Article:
Dr. Taylor is a helluva engineer who got her PhD from Georgia Tech who has worked both in small businesses and abroad to work on aerospace systems problems. Her passion is environmental space engineering and she has worked for the past 6 years on the issue of orbital debris and asteroid deflection.
She recently finished the Singularity University to think about environmental issues in the way of moonshots to affect a billion people using exponential technologies. In her spare time she likes to meditate, read (Game of Thrones and the Dresden files are her current favorites) and run. She is also big into paying it forward so she gives her time freely to mentor minorities and women in the stem fields to find their passion. She’s still a proud member of NSBE and AIAA and has even lobbied on the hill to see the gaps in the space program closed. This is an exciting time to be interested in Space and she’s excited to share the environmental aspects of all that excitement.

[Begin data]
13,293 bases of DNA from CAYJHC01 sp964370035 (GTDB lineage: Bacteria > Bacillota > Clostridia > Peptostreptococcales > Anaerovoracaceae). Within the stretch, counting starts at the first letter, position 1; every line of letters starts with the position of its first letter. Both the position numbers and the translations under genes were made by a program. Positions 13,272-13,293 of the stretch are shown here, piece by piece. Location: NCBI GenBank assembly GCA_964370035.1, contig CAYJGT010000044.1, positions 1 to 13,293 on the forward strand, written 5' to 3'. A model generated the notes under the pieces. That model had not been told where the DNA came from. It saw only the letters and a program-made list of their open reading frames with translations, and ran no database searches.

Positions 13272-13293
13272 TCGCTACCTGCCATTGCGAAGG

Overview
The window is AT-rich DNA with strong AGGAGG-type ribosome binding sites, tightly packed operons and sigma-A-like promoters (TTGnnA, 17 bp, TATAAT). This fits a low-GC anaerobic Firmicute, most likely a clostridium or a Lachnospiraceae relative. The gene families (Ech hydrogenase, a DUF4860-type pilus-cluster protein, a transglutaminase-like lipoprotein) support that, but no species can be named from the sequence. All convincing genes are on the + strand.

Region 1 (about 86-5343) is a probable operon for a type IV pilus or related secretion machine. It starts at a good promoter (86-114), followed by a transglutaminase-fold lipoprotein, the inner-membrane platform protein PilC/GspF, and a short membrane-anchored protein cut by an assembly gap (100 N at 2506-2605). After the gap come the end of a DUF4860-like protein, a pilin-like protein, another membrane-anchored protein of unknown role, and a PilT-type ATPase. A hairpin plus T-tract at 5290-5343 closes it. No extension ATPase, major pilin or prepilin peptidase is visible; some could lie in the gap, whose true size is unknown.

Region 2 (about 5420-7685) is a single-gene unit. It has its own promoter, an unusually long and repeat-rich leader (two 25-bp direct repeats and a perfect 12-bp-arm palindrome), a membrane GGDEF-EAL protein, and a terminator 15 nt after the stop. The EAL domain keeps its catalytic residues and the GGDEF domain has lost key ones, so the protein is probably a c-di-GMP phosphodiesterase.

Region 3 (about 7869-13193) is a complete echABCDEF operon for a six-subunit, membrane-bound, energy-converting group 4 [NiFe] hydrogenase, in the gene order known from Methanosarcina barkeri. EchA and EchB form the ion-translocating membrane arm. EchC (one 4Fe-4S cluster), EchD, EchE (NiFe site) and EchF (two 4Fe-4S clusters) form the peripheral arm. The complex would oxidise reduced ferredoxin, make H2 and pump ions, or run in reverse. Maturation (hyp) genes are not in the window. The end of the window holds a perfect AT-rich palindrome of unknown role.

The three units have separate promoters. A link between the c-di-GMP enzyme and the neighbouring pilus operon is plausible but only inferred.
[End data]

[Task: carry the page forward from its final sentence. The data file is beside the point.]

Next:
(photo credit: TJ Rak)
With 12,000-16,000 new satellites planned to go up into orbit in the next 5-10 years, space is becoming a little crowded. Currently there are only 1500 active satellites, about 3500 non-active satellites and countless smaller fragmented debris in orbit from our 60 year history of exploring space. Let’s talk about what is up there, the […]